Commentary by Dr. Valentin Fuster
2006;():1005-1014. doi:10.1115/GT2006-91230.

Naphthalene sublimation experiments were conducted to study heat transfer for flow through blockages with holes in an internal cooling passage near the trailing edge of a gas turbine airfoil. The cooling passage was modeled as two rectangular channels whose heights decreased along the main flow direction. The air made a right-angled turn before passing through two blockages with staggered holes in each channel, and left the channel through an exit that was partially blocked by periodic lands with rounded leading edges. There were ten holes along each blockage and all of the holes had rounded edges. Local heat (mass) transfer was measured, and overall heat (mass) transfer results were obtained, on the exposed surfaces of one of the walls downstream of the two blockages, for Reynolds numbers (based on the hydraulic diameter of the channel at the upstream surface of the first blockage) between 5,000 and 36,000. The results showed that the blockages with the larger hole-to-channel cross-sectional area ratio in one of the two test sections enhanced the heat (mass) transfer downstream of the blockages more than the blockages with the smaller open area ratio in the second test section. For the geometric configurations and flow conditions studied, the average heat (mass) transfer was higher downstream of the second blockage than downstream of the first blockage. The configurations of the inlet channel and the exit slots considered in this study did not significantly affect the local heat (mass) transfer distributions or the average heat (mass) transfer downstream of the blockages.

Commentary by Dr. Valentin Fuster
2006;():1015-1026. doi:10.1115/GT2006-91231.

Detailed measurements of the heat transfer coefficient distributions on the internal surfaces of a novel gas turbine blade cooling configuration were carried out using a transient liquid crystal technique. The cooling geometry, in which a series of racetrack passages are connected to a central plenum, provides high heat transfer coefficients in regions of the blade in good thermal contact with the outer blade surface. The Reynolds number changes along its length because of the ejection of fluid through a series of 19 transfer holes in a staggered arrangement, which are used to connect ceramic cores during the casting process. Heat transfer coefficient distributions on this holes surface are particularly important in the prediction of blade life, as are heat transfer coefficients within the hole. Results at passage inlet Reynolds numbers of 21667, 45596 and 69959 are presented along with in-hole htc distributions at Rehole = 5930, 12479, 19147 and suction ratios of 0.98, 1.31, 2.08, 18.67. All values are engine representative. The results were compared to predictions made using the commercial CFD package Fluent. Characteristic regions of high heat transfer downstream of the transfer holes were observed with enhancement of up to 92% over the Dittus-Boelter level. Within the transfer holes, the average htc level was strongly affected by the crossflow at the hole entrance. Htc levels were low in these short (l/d = 1.5) holes fed from regions of developed boundary layer.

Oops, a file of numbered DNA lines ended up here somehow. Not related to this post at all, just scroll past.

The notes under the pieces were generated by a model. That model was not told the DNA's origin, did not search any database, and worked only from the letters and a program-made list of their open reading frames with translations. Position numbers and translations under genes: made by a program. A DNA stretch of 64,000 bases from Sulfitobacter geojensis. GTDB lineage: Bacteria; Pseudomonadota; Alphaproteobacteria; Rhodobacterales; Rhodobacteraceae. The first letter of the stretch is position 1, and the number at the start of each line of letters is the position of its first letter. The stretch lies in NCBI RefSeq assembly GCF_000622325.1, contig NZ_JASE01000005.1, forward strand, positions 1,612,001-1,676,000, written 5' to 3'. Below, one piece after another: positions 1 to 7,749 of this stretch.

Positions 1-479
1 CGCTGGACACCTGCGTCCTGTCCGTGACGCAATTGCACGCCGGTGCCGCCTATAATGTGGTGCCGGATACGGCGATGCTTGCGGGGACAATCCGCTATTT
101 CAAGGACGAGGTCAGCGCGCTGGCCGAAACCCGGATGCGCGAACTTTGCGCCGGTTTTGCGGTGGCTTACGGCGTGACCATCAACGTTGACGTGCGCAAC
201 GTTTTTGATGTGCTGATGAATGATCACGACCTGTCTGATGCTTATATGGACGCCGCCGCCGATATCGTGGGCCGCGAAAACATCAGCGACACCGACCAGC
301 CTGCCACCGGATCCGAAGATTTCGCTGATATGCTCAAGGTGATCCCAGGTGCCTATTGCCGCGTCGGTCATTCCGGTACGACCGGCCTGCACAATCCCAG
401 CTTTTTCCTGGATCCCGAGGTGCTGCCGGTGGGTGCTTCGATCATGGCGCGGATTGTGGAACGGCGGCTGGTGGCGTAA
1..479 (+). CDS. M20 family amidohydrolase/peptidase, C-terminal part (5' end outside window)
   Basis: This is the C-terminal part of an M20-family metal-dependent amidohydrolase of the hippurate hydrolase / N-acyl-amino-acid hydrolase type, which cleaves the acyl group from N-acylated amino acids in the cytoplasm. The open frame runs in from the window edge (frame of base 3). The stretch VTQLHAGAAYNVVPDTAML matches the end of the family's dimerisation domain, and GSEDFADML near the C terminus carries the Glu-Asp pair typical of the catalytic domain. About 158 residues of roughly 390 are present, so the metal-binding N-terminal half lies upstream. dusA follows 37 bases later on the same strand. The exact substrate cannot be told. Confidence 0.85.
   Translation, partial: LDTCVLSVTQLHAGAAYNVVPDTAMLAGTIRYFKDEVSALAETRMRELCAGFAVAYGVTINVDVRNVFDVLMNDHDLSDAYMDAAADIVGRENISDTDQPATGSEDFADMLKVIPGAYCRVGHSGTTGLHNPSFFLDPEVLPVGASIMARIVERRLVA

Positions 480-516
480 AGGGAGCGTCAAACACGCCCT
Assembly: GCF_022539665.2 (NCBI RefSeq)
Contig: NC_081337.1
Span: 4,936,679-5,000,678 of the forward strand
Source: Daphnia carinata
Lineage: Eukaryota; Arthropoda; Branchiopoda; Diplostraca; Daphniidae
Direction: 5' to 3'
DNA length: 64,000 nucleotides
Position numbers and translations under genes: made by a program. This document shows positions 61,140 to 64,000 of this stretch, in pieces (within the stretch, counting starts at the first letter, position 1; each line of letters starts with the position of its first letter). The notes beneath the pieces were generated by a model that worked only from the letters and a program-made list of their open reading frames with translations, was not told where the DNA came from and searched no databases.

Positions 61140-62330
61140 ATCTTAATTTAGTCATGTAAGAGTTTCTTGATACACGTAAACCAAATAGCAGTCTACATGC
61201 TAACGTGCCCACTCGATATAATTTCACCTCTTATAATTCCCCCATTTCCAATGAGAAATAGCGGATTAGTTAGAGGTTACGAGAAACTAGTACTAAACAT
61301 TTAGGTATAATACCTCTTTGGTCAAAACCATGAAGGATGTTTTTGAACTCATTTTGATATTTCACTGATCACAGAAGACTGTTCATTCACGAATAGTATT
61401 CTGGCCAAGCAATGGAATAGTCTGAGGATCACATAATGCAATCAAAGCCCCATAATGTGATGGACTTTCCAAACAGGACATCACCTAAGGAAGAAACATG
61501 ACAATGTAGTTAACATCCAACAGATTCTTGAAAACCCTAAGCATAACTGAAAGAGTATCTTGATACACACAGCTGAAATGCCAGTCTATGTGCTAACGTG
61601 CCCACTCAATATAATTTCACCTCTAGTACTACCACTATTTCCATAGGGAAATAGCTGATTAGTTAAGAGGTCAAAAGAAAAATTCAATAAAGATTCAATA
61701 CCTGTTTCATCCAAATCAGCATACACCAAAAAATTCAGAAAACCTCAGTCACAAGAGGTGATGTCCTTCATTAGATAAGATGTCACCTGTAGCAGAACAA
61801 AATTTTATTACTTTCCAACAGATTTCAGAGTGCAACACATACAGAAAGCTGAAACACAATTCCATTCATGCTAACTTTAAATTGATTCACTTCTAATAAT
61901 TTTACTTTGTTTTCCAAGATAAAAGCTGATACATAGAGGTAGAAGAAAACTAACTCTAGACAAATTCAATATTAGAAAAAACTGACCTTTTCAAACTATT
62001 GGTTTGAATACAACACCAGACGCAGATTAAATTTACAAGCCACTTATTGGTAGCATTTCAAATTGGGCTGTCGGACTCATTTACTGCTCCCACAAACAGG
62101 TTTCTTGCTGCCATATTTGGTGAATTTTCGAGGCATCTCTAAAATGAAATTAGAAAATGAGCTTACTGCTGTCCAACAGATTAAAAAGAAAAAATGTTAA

Commentary by Dr. Valentin Fuster
2006;():1027-1039. doi:10.1115/GT2006-91237.

In this paper detailed experimental measurements and computational predictions of heat transfer coefficient distributions in a large scale perspex model of a novel integrally cast blade cooling geometry are reported. In a gas turbine blade, the cooling passage investigated is integrally cast into the blade wall, providing good thermal contact with the outer surface of the turbine blade. Flow enters the racetrack passage through the root of the blade and exits to a central plenum through a series of nineteen transfer holes equally spaced in a staggered arrangement across the span of the blade. The Reynolds number changes continuously along the passage length because of the continuous ejection of fluid through a series of 19 transfer holes to the plenum. The smooth passage surface opposite is in closest proximity to the external surface, and this investigation has characterised the heat transfer coefficient on this surface at a range of engine representative inlet Reynolds numbers using a hybrid transient liquid crystal technique. The ability of three different rib configurations to enhance the heat transfer on this surface was also determined. Because the passage at engine scale is necessarily small, the rib height in all cases was 32.5% of the passage height. As the entire passage wetted surface is able to contribute to the blade cooling, and knowledge of the heat transfer coefficient distribution on the holed surfaces is crucial to prediction of blade life, a commercial CFD package, Fluent, was used to predict the heat transfer coefficient distributions on the holed surface, where there was no optical access during these tests. This also allowed investigation of additional rib configurations, and comparison of the pressure penalty associated with each design. The study showed that the turbulator configuration used allows the position and maximum level of heat transfer coefficient enhancement to be chosen by the engine designer. For the configurations tested heat transfer coefficient enhancement of up to 32% and 51% could be achieved on the holed surface and the ribbed surface respectively. For minimum additional pressure drop 45° ribs should be used.